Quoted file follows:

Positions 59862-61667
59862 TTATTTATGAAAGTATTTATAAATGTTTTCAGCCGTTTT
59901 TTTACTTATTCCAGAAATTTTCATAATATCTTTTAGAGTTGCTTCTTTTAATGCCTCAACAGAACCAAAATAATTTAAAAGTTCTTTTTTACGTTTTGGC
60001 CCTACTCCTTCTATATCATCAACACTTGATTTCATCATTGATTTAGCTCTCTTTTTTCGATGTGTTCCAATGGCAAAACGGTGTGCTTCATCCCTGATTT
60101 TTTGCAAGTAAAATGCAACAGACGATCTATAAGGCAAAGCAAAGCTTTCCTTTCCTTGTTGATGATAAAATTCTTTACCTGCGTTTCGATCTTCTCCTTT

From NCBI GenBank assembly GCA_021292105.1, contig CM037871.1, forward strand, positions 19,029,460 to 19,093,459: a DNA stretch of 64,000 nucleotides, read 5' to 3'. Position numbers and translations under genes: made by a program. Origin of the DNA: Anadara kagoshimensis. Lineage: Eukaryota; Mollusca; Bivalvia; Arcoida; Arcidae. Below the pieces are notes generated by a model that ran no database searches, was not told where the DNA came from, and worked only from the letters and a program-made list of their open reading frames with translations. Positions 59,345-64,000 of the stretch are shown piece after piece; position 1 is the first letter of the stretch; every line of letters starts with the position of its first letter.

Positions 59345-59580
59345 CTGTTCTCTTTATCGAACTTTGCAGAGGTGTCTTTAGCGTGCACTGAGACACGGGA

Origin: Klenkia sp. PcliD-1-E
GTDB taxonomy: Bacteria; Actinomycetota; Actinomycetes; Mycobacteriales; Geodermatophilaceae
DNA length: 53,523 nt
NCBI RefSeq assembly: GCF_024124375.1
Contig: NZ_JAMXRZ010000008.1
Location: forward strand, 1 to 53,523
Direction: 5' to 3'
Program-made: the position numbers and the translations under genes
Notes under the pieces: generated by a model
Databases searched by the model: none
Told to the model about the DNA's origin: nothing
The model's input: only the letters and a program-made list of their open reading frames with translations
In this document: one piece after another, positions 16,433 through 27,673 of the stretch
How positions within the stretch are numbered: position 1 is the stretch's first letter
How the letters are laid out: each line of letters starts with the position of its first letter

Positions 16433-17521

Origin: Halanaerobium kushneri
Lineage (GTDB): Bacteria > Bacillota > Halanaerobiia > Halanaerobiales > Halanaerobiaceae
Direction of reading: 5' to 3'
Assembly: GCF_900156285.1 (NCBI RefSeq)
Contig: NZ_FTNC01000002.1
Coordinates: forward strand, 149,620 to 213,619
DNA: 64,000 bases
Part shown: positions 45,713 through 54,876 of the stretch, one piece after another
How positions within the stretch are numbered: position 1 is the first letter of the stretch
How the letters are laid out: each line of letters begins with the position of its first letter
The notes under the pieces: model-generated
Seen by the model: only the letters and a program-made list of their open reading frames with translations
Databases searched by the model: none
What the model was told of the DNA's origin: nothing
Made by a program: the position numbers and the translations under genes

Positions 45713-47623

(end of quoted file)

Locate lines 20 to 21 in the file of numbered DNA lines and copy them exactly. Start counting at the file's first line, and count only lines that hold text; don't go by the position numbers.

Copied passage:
The model's input: only the letters and a program-made list of their open reading frames with translations
In this document: one piece after another, positions 16,433 through 27,673 of the stretch